COVID-19 is a huge health crisis. It is also having a significant financial and social impact; one that will be felt long after the lockdown lifts. Trusted advice and help will be more important than ever as the full effects of COVID-19 are felt, and this is where the Ealing Advice Service (EAS) comes in.
Ealing does not have a local branch of Citizens Advice, so EAS acts as an equivalent one-stop shop for advice and information on a wide range of issues.
A team of well-known charities sits behind the service; Ealing Mencap, AgeUK Ealing, DeafPlus, Nucleus Legal Advice, MIND Ealing, Hounslow, Hammersmith and Fulham and many more. This means it is set up to respond to a wide section of the local population, including those with additional needs. The service is part of the Ealing Together coalition.
After lockdown lifts
They usually help around 6000 people a year, with some people needing help more than once. But after lockdown lifts, they are expecting these numbers to rise as the legal protections put in place around employment and evictions during the lockdown are rolled back, and they are now looking for more volunteers to help.
Matthew Coulam is the service development manager at the service. He explained: “We have a wide pool of specialists who either volunteer directly for us or who we can call on as part of our partnership. The way the service works is that a call will come in and one of our volunteers will listen and try to help. If the issue can’t be resolved at the point of contact, it will be passed on to one of our case workers.
“We’re looking for people who can provide assistance on the telephone advice line and assess enquiries to give high quality information and advice in social welfare law. We would also like to work with solicitors who can give some of their time pro-bono.
“The clients that are approaching us now are different to the ones we typically worked with before, who might have had additional needs or be quite vulnerable in other ways. We’re seeing a large increase in people who are employed or business-owners or families with children and homeowners with a different range of advice enquiries that we need to skill ourselves up on.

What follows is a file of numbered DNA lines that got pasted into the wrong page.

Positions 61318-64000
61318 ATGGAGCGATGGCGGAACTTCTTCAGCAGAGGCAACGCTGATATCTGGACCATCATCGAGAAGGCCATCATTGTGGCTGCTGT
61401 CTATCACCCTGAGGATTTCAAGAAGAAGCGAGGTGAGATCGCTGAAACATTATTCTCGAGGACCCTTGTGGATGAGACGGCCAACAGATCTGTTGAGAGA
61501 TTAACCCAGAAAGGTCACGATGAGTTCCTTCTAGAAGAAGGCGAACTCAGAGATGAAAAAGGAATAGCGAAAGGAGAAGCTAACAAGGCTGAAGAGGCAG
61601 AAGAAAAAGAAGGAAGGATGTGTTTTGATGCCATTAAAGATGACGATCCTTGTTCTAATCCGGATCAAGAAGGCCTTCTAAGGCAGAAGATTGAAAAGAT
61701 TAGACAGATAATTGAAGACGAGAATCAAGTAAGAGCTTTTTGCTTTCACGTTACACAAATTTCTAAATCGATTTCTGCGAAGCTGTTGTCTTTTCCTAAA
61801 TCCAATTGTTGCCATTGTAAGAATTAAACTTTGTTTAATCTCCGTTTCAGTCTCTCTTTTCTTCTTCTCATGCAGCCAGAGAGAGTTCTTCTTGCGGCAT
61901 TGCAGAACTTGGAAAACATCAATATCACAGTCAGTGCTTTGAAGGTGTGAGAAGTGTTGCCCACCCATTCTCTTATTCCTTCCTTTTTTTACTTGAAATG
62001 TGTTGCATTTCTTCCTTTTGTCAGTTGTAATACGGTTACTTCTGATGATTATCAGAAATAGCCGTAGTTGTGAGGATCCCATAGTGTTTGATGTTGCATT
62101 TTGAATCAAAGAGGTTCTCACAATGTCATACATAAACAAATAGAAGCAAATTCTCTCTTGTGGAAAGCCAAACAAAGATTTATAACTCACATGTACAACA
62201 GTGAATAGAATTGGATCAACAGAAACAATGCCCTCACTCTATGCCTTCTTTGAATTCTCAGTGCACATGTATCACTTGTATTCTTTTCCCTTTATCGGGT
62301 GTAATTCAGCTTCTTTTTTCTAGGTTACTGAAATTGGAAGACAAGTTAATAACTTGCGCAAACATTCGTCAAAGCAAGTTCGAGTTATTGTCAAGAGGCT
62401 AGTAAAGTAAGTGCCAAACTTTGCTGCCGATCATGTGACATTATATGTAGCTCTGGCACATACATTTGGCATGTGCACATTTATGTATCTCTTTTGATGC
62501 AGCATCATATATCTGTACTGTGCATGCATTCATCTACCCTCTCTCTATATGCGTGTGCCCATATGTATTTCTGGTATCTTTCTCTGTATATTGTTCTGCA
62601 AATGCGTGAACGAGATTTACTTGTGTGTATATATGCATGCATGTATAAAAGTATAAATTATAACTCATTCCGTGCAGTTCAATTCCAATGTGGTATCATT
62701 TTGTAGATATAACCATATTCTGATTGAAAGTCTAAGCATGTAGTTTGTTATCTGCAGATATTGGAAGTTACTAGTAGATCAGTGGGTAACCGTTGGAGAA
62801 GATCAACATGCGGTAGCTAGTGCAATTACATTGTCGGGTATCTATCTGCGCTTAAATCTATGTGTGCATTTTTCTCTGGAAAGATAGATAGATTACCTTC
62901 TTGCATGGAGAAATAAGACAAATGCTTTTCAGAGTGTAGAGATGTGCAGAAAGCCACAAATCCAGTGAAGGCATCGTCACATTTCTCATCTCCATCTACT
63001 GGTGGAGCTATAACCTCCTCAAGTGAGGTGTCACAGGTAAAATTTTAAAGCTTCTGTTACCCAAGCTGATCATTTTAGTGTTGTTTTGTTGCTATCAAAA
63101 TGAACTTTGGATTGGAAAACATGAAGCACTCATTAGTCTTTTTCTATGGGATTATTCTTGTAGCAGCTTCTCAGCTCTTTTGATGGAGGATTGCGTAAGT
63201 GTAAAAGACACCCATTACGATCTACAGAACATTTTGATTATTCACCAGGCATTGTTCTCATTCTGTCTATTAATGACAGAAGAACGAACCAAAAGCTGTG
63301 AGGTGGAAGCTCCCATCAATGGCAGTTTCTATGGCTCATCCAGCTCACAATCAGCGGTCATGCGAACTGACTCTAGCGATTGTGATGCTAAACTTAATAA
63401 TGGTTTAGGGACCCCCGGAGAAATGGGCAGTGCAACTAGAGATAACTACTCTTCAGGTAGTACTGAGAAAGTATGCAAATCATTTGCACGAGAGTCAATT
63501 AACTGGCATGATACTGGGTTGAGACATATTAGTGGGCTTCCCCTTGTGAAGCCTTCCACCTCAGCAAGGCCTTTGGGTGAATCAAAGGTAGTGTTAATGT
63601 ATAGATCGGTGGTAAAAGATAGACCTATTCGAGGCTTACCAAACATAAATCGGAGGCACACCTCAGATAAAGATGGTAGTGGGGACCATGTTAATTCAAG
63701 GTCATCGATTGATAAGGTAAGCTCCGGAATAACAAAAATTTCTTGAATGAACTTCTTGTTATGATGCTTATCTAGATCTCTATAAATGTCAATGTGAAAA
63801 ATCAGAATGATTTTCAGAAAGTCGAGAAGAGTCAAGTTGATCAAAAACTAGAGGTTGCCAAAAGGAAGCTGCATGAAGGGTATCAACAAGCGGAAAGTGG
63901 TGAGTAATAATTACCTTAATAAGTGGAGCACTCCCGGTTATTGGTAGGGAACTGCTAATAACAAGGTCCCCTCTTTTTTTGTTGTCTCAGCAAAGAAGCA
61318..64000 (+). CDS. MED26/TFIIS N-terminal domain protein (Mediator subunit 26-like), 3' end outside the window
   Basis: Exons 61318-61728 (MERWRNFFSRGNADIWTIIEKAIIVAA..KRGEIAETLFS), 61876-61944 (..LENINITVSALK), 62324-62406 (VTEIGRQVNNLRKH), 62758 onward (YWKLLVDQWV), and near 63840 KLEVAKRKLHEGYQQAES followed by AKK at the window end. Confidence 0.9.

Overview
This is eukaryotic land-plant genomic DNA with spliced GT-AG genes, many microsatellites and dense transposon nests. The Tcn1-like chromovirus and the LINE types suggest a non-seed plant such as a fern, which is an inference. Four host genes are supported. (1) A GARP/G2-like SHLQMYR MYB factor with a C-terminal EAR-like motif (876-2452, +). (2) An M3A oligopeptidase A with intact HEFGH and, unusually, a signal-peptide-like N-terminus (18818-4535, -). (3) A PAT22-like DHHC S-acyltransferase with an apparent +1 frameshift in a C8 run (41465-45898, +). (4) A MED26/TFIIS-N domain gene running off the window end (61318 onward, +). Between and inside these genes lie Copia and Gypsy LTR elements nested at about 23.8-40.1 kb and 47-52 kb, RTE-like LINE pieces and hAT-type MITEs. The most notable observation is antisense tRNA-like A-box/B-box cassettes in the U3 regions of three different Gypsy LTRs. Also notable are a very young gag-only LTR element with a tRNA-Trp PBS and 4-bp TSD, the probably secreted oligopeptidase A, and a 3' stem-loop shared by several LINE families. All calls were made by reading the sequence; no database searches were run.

“That’s why when it comes to volunteers, we would like to speak to people who have a background in family law and employment advice as well as welfare benefits, housing and debt. We’d also like to hear from people who speak a second language.”
“The most vulnerable are being hit hardest”
COVID-19 has stopped Ealing Advice Service from giving face-to-face advice for now, but they are adapting their service. They are in the process of equipping their volunteers with handsets so they can work from home. And there will be a secure chat room so advisors can pool their knowledge and help each other with enquiries in real time. There will also be full online induction, on-the-role supervision and training. Volunteers need to be available for between seven and 14 hours a week.
The service is already seeing the effect of COVID-19 and the lockdown on local people. Matthew continued: “The most vulnerable are being hit hardest by the outcome of COVID-19. They stand to lose the most and we want to help these people quickly so they can avoid short term problems becoming long term poverty.”
“Some people are already struggling, and we’ve had calls from residents threatening suicide. Some of our customers are vulnerable with mental health issues and COVID-19 is making it worse.
“We are also seeing an increase in neighbour disputes. People aren’t just locked down with their household, they’re also locked down with their neighbours and anti-social behaviour is affecting people more than if they were going out to work.”
To find out more about the role, please send an up to date CV to email@example.com.